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February 16, 2014, 9:23 PM

What is America doing to stand against Christian persecution?

There was  a congressional hearing on Feb 11, this year, concerning Christian persecution.  The hearing was chaired by U.S. Rep, Chris Smith, R-NJ. The House subcommittee on global human rights listened to international experts testify about the rise in Christian persecution throughout the world.  The Vatican's apostolic nuncio, Archbishop Francis A. Chullikatt, to the United Nations was one who testified. He told about how Christians in Iraq are being caught in the crossfire of the conflict there. He denounced the emerging tradition of bombing Catholic and other Christian churches on Christmas Eve. He told how devastating the persecution is toward children and quoted the Pew Forum that found Christians suffered some form of harassment in 139 countries between 2006 and 2010, the largest of any other group. John Allen, associate editor of The Boston Globe, stated, when Western governments such as the United States defend persecuted Christians internationally, their voice carries weight. Elliott Abrams of the U.S. Commission on international Religious Freedom, said  the U.S. government needs to say that "we care, and this will affect our relations".  He also stated that the U.S. should enforce economic and trade sanctions against countries that persecute religious minorities.

In March of 2013, Senator Roy Blunt (R-Mo) reintroduced the Near East and South Central Asia Religious Freedom Act(S. 653).  This bill would establish an envoy to promote the right of religious freedom of religious minorities  in the Near East and South Central Asia and report the current status of religious freedom in each country of those regions. It also calls for the envoy to "denounce the violation of such right and recommend appropriate responses by the United States government when such right is violated."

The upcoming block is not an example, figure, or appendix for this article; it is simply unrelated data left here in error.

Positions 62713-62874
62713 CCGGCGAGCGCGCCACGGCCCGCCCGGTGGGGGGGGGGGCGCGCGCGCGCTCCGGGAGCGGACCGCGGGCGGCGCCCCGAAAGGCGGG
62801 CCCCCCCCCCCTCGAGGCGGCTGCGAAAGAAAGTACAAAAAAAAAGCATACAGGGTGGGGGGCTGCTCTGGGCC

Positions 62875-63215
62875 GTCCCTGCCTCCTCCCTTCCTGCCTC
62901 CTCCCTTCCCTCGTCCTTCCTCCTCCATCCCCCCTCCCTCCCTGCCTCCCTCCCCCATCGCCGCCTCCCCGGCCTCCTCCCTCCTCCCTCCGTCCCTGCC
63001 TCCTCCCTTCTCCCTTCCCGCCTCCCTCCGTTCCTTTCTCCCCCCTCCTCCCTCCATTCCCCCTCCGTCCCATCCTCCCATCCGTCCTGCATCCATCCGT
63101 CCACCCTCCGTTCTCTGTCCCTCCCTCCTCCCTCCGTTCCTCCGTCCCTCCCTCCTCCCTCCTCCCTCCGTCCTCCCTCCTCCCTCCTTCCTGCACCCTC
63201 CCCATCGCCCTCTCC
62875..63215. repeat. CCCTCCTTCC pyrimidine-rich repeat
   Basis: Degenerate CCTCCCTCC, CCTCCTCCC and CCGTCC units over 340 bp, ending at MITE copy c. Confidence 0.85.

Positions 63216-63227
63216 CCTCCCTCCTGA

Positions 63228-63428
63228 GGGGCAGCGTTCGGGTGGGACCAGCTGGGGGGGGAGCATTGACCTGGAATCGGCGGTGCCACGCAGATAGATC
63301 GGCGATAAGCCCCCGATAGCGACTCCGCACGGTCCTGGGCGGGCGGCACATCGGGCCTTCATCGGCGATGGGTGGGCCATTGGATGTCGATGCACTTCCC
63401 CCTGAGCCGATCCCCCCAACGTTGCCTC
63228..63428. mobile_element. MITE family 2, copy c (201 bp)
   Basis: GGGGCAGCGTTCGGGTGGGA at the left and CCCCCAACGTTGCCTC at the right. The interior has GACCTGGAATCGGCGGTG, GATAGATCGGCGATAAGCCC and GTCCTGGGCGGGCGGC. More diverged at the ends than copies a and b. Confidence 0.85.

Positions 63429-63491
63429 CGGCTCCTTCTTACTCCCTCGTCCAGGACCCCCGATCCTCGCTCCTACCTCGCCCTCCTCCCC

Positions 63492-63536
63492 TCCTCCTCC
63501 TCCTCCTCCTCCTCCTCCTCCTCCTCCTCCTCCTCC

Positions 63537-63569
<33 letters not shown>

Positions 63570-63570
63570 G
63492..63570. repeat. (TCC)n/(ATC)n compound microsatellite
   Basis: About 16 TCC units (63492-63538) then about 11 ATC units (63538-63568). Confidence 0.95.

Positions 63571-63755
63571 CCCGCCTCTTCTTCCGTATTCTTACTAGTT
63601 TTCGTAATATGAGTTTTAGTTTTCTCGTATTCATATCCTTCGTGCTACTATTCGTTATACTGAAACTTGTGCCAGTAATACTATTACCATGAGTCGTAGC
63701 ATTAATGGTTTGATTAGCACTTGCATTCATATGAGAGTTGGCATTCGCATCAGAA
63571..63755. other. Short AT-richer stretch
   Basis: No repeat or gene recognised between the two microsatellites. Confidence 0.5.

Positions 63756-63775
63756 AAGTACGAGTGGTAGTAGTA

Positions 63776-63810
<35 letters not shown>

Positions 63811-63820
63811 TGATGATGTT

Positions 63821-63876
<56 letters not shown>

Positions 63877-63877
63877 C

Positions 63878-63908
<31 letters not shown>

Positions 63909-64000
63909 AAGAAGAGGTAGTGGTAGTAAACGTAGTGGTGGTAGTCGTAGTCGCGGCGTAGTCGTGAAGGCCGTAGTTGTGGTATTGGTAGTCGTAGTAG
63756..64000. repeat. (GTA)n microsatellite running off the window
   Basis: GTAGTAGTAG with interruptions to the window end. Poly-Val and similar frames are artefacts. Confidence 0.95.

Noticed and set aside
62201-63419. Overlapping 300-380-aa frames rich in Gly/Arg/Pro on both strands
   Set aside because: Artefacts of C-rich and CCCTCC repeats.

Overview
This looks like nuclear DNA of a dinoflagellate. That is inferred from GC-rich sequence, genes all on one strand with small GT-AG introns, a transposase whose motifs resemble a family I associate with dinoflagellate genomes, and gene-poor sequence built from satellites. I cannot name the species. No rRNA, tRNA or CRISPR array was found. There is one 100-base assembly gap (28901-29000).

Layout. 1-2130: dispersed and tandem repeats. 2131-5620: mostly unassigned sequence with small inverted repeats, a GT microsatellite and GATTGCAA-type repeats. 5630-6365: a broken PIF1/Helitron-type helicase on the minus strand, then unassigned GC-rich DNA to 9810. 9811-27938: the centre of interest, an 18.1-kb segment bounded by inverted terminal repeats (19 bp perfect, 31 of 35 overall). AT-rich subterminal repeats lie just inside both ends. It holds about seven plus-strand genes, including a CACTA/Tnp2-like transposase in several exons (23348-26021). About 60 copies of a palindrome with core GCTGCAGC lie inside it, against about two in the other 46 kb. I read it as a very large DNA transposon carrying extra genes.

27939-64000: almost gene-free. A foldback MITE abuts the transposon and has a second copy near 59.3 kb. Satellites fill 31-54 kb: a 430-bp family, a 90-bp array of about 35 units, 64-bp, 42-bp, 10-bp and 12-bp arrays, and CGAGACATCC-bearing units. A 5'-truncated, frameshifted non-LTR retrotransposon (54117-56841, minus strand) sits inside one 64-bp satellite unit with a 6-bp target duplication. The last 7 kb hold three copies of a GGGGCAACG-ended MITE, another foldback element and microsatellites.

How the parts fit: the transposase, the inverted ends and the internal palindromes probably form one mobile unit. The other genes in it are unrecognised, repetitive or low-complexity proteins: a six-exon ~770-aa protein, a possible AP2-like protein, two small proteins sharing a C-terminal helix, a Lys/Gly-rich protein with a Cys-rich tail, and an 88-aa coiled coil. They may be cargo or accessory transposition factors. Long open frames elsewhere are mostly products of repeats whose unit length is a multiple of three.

As reported by the Senate Committee on Foreign Relations on December 18, 2013

S. 653 would authorize the appropriation of $1 million each year over the 2013-2017 period for the President to appoint a Special Envoy within the Department of State.

With a million dollars to get the envoy appointed, seems like it should be done promptly.

This bill closely aligns with the International Religious Freedom Act of 1998 as well as the United States Commission on International Religious Freedom Reform and Reauthorization Act (P.L. 112-75), passed in the House in 2011.  The bill  also passed in the Senate and was signed into law by President Obama. The ambassadorship is the key position in the United States on religious freedom, and the seat has been vacant since last October. A continued vacancy in this position surely sends a message of apathy toward persecuted Christians across the world.

It seems, we have no lack of legislation to protect Christians from persecution, but where is the enforcement or even the appointment of positions to cause the legislation to have some influence in helping  protect our persecuted brothers and sisters in Christ?


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